Luo Mocks "Buttoned-Down Multimillionaire" Mitt
As Mitt Romney tries to close the gap with John McCain before the voting on Super Duper Tuesday, reporter Michael Luo took an unsympathetic look at Romney's latest political makeover in Tuesday's "Meet the New Mitt Romney, The Anti-Insider Populist."
Mitt Romney is leading a citizen revolution, or at least that is what he has been telling people these last few days as he has tries to right his bid for the Republican nomination.
It may seem an unlikely role for a PowerPoint-loving, buttoned-down multimillionaire, but there Mr. Romney was, on stage Monday here in his starched white shirt and tie, raising his voice to be heard above the crowd and portraying himself as the anti-establishment insurgent.
This marks the fourth instance the Times has emphasized that Romney, who has assets of $350 million, is a "multimillionaire" But with assets of $30 million, Democratic left-wing candidate John Edwards wasn't exactly in the poorhouse either. Yet a Nexis search indicates Edwards was never tarred with the patrician phrase "multimillionaire" during his failed campaign for president.
Unflattering phrases about Romney abound:
That Mr. Romney, the one-time leveraged-buyout artist who has spent more than $35 million of his personal fortune on his campaign, is now running as a populist insurgent may come as a surprise to some. But he has been through a variety of iterations of his message over the last year, donning at various points the image of a pragmatic problem-solving businessman, conservative ideologue and change agent.
It was in New Hampshire that he settled on a theme about Washington's being broken and his ability to bring change.
But with Mr. McCain now threatening to run away with the nomination, Mr. Romney has melded the old with the new, lobbing conservative grenades once again while talking about change. His latest script is calculated to sound the alarm over the prospect of Mr. McCain as the Republican nominee.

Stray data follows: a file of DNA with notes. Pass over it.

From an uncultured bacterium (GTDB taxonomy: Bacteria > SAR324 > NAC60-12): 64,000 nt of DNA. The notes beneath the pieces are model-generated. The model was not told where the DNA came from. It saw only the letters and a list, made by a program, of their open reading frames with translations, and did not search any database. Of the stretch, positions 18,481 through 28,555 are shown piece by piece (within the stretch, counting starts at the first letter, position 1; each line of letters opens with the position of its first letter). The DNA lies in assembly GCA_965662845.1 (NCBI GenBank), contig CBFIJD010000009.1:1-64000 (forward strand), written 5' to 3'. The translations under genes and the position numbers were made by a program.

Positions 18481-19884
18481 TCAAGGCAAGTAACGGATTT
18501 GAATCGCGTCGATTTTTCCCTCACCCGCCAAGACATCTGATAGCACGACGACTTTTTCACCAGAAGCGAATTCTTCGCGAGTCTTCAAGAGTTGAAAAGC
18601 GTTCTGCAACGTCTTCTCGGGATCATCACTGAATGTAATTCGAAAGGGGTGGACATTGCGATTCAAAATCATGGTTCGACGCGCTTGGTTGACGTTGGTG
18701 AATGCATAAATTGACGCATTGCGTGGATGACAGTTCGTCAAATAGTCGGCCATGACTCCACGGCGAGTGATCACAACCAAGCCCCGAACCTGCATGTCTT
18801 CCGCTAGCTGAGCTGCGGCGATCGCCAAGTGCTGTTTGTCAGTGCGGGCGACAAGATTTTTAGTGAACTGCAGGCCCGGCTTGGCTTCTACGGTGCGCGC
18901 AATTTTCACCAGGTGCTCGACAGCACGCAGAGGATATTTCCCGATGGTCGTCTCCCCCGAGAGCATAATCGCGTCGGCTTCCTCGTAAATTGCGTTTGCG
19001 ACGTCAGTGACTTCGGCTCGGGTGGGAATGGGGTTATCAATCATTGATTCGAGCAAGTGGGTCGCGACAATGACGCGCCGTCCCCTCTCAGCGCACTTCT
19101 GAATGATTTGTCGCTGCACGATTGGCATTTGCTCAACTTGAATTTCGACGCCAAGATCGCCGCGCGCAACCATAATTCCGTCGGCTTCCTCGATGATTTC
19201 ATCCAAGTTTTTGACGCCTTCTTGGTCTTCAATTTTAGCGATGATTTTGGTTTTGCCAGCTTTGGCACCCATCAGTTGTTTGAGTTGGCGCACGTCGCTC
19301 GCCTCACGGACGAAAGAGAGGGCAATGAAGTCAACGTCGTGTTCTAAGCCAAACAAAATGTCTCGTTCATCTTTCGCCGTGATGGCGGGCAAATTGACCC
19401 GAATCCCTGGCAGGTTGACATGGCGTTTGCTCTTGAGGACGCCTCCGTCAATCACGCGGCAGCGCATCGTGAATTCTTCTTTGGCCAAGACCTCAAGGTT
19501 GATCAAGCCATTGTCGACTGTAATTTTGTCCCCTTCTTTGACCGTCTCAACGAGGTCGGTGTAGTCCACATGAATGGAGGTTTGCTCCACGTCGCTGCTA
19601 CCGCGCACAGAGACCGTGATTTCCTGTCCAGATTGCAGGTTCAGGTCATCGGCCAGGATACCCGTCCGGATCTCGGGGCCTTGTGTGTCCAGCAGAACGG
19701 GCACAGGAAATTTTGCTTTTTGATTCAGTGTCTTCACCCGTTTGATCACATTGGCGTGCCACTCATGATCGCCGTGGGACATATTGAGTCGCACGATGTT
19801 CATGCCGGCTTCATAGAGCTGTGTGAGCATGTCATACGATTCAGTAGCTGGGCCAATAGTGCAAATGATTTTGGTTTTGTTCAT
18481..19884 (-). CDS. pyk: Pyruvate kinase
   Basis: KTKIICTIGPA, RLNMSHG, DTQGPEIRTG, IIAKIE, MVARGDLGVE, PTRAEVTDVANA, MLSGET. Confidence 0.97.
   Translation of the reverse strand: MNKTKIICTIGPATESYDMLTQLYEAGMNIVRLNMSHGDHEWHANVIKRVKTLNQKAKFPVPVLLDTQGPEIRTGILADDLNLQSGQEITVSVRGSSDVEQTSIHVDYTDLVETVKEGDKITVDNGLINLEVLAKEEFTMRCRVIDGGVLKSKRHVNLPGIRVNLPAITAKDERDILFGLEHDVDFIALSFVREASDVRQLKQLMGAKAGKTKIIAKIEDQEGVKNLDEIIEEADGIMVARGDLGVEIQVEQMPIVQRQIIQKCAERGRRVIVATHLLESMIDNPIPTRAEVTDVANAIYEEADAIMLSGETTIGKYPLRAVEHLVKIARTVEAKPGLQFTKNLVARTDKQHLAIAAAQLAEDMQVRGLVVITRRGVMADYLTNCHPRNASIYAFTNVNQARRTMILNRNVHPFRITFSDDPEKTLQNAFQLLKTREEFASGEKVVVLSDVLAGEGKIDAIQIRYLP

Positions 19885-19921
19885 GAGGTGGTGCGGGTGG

"In our party right now, there's a battle for the heart and soul of the Republican Party," he said, addressing an enthusiastic audience on Sunday at a community college in Glen Ellyn, Ill., a rock-ribbed Republican suburb of Chicago. "Which way are we going to go? Are we going to take a sharp left turn in our party, get as close as we can to Hillary Clinton, without being Hillary Clinton?"
There was a time, after he received some pushback from Mr. McCain for labeling the recent failed immigration overhaul in the Senate "amnesty" for illegal immigrants, that Mr. Romney was careful to say that it constituted a "form of amnesty."
Gone is that subtlety. Instead, on Monday in Nashville, as some tucked into chocolate chip pancakes, he bellowed, "Do you want a nominee who helped write McCain-Kennedy that gave amnesty to illegal immigrants?"
A man shouted, "No way!"
Conservative commentators, including Rush Limbaugh, Sean Hannity and Laura Ingraham, have thrown their support behind him or sharply criticized Mr. McCain, something that Mr. Romney now regularly cites.
Their influence, he said, helped lead him to victory in the Maine caucuses over the weekend.
And the darts he hurls at Mr. McCain can feel a bit esoteric, like when he talks of oil drilling in Alaska: "Do you want to have as our nominee a person who voted to say no to drilling for oil in ANWR?"
Actually, it's a pretty familiar issue in conservative circles.